Synonyms for teutschen or Related words with teutschen
Examples of "teutschen"
He is also believed to be the author of "Einleitung zur kroatischen Sprachlehre für
", the first Kajkavian grammar, published in 1783 in Varaždin.
In his "
Academie" Joachim von Sandrart writes of his respect for Cartari's work, which Sandrart republished in translation in 1680 with new illustrations.
Known members were Nathanael Matthaeus von Wolf, Michael Christoph Hanow, Gottfried Lengnich, Johann Jacob Mascov, who wrote the "Geschichte der
", also Daniel Gabriel Fahrenheit and the prince-bishop Adam Stanisław Grabowski.
Christoph Martin Wieland, tutor at the Weimar court and publisher of the "
Merkur", cooperated with Bertuch from 1782 to 1786 and provided him with his way into the Weimar court. His translation of the tragedy "Ines de Castro" given before duchess Anna Amalia from the French of Antoine Houdar de la Motte received much attention.
Häusser was born at Cleebourg, in Alsace. Studying philology at Heidelberg in 1835, he was led by F. C. Schlosser to give it up for history, and after continuing his historical work at Jena and teaching in the gymnasium at Wertheim he made his mark by his "Die
Geschichtsschreiber vom Anfang des Frankenreichs bis auf die Hohenstaufen" (1839). Next year appeared his "Sage von Tell".
But he is mostly known because of his historical book about Latvians published in 1649 — "Historia Lettica" (das ist Beschreibung der Lettischen Nation in welcher von der Letten als alten Einwohner und Besitzer des Lieflandes, Curlandes und Semgallen Namen, Uhrsprung oder Ankunfft ihrem Gottes-Dienst, ihrer Republica oder Regimente so sie in der Heydenschafft gehabt, auch ihren Sitten, Geberden, Gewonheiten, Natur und Eigenschaften etc. gruendlich und uembstaendig Meldung geschickt. Der
Nation und allen der Historischen Warheit Liebhabern zu einem noethigen Unterricht zusammen getragen und in den Druck verfertiget durch Paulum Einhorn, Fuerstlichen Curlaendischen Superintendenten P.M. Dorpt in Liefland Gedruckt durch Johann Vogeln, der Koenigl. Acad. Buchdruker, im Jahr 1649).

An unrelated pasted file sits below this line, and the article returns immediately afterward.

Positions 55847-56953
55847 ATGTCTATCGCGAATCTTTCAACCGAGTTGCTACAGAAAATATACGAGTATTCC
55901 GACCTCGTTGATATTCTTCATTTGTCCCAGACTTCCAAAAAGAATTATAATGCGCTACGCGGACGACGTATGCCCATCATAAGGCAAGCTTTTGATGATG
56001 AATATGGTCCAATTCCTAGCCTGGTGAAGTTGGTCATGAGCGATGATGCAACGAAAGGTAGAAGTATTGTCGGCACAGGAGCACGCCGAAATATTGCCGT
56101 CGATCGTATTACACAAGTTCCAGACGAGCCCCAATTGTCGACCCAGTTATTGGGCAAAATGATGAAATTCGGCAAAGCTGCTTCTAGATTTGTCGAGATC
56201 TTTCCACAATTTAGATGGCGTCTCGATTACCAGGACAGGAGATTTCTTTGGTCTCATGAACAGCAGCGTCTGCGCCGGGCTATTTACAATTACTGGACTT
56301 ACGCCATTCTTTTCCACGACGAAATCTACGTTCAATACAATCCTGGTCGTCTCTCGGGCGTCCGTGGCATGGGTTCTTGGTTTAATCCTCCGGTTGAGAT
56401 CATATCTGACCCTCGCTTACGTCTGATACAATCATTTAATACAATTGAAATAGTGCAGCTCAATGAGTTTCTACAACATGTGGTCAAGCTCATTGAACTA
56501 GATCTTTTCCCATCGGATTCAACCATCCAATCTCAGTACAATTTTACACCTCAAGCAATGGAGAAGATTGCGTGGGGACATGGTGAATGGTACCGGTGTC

His 1657 songbook "Aelbianische Musen-Lust" was a large collection of musical settings of German strophic poetry, for solo voice. It featured a wide selection of poets from across Germany, including Martin Opitz, Paul Fleming, Simon Dach, Gottfried Finckelthaus, Johann Rist, David Schirmer, Andreas Tscherning and Georg Neumark, as well as Dedekind himself. He also created a very large number of sacred songs and dramas. His 1673/74 collection "Musicalischer Jahrgang und Vesper-Gesang" alone includes 120 sacred concertos, for two voices and continuo. The works "Neue geistliche Schauspiele" (1670) and "Heilige Arbeit über Freud und Leid der alten und neuen Zeit" (1676) were sacred collections containing operatic libretti and texts for cantatas. He counts as one of the most important German artists of his time in sacred drama. His significance in that field was emphasised by the Nuremberg poet Sigmund von Birken in his "
Rede-bind- und Dicht-Kunst" (1679). He and Dedekind exchanged correspondence for many years.
One of his most impressive works is "Freiheit der